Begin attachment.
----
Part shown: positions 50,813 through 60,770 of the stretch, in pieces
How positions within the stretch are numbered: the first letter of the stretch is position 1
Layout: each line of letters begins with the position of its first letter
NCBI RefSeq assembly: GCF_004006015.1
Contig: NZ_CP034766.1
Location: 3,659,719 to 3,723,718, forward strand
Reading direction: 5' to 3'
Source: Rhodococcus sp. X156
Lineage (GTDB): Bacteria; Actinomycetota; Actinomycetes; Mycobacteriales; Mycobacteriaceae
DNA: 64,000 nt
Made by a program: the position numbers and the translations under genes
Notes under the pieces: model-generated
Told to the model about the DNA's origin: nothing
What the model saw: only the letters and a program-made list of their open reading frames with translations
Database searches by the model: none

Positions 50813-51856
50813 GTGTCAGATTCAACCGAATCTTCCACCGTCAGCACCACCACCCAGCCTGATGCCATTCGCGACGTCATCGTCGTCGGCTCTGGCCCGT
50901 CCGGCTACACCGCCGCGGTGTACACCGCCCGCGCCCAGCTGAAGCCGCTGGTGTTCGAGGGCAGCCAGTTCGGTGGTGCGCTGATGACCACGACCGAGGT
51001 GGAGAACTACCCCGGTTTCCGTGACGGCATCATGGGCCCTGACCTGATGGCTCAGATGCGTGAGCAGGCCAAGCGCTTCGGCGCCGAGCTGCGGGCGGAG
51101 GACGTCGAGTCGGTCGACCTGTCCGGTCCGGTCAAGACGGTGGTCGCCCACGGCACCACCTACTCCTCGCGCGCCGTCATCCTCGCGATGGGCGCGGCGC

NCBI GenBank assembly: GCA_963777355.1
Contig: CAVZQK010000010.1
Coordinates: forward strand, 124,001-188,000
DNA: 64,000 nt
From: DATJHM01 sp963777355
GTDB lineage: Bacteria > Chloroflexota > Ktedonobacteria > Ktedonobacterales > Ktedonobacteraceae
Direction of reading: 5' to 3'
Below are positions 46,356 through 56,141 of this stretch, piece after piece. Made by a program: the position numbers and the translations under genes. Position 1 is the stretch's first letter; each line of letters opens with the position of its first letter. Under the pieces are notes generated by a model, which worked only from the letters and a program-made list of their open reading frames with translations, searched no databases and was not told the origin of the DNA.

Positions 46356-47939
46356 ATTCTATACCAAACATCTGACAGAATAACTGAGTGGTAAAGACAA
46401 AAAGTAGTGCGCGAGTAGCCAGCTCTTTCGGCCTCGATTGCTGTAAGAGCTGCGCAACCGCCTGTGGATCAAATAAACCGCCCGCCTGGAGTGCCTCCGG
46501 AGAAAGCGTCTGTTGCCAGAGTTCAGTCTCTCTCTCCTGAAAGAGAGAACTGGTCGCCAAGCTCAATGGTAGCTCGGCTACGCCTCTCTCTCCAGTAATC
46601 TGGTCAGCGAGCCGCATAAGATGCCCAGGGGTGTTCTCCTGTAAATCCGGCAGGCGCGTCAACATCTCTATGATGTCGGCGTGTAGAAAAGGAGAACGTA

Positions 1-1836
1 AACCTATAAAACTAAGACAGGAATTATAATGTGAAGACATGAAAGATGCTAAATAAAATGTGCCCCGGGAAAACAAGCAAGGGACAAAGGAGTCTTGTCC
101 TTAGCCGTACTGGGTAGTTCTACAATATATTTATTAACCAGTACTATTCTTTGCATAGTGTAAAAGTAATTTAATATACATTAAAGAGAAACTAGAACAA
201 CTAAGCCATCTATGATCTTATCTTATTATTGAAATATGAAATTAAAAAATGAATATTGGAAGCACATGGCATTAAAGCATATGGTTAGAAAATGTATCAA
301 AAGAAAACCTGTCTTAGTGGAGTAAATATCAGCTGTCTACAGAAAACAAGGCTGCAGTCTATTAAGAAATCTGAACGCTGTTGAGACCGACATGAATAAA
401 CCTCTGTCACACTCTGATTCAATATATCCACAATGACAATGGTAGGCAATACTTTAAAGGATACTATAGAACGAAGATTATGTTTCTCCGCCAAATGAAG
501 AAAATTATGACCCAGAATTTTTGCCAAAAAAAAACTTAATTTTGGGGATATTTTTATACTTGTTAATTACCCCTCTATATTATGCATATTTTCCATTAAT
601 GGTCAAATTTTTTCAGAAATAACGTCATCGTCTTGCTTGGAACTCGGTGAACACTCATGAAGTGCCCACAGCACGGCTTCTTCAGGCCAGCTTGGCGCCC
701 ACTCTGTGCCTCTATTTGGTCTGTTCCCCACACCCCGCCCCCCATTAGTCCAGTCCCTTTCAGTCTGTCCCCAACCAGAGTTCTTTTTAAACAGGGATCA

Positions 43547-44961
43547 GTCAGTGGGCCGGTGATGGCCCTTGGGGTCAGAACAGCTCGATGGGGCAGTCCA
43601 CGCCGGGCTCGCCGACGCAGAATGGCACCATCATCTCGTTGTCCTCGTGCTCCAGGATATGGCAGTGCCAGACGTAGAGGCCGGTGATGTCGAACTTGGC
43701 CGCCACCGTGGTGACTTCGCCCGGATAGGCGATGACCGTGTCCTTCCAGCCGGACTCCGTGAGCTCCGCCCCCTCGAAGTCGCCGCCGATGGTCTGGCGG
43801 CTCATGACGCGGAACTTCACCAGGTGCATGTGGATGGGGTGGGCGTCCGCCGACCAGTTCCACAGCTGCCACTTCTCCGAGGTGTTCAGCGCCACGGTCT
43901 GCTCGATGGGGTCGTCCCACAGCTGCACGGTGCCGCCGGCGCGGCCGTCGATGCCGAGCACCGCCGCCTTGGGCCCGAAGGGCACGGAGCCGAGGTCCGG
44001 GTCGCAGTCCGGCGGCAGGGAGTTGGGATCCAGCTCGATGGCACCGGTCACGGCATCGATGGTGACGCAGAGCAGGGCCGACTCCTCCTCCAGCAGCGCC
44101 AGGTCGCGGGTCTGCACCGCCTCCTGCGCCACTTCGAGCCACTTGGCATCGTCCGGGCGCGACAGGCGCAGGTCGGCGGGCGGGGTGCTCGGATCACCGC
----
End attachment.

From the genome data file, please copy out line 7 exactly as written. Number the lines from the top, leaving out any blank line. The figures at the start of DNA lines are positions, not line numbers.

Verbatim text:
Reading direction: 5' to 3'